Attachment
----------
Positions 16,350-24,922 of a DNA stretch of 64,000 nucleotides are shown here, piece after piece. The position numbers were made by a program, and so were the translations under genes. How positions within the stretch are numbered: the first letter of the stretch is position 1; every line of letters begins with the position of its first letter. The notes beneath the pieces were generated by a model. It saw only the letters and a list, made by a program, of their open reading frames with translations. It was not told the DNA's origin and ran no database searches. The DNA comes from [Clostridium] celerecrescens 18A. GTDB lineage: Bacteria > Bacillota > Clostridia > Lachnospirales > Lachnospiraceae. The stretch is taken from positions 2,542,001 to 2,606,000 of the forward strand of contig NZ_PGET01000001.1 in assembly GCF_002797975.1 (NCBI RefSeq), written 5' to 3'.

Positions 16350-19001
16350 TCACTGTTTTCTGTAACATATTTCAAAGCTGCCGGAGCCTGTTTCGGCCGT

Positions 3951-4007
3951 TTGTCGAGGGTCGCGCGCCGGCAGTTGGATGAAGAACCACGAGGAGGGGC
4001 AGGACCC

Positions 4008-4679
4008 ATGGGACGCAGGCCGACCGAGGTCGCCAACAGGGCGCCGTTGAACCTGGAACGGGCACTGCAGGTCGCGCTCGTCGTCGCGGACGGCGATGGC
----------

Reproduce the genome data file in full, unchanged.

Positions 16,350-24,922 of a DNA stretch of 64,000 nucleotides are shown here, piece after piece. The position numbers were made by a program, and so were the translations under genes. How positions within the stretch are numbered: the first letter of the stretch is position 1; every line of letters begins with the position of its first letter. The notes beneath the pieces were generated by a model. It saw only the letters and a list, made by a program, of their open reading frames with translations. It was not told the DNA's origin and ran no database searches. The DNA comes from [Clostridium] celerecrescens 18A. GTDB lineage: Bacteria > Bacillota > Clostridia > Lachnospirales > Lachnospiraceae. The stretch is taken from positions 2,542,001 to 2,606,000 of the forward strand of contig NZ_PGET01000001.1 in assembly GCF_002797975.1 (NCBI RefSeq), written 5' to 3'.

Positions 16350-19001
16350 TCACTGTTTTCTGTAACATATTTCAAAGCTGCCGGAGCCTGTTTCGGCCGT

Positions 3951-4007
3951 TTGTCGAGGGTCGCGCGCCGGCAGTTGGATGAAGAACCACGAGGAGGGGC
4001 AGGACCC

Positions 4008-4679
4008 ATGGGACGCAGGCCGACCGAGGTCGCCAACAGGGCGCCGTTGAACCTGGAACGGGCACTGCAGGTCGCGCTCGTCGTCGCGGACGGCGATGGC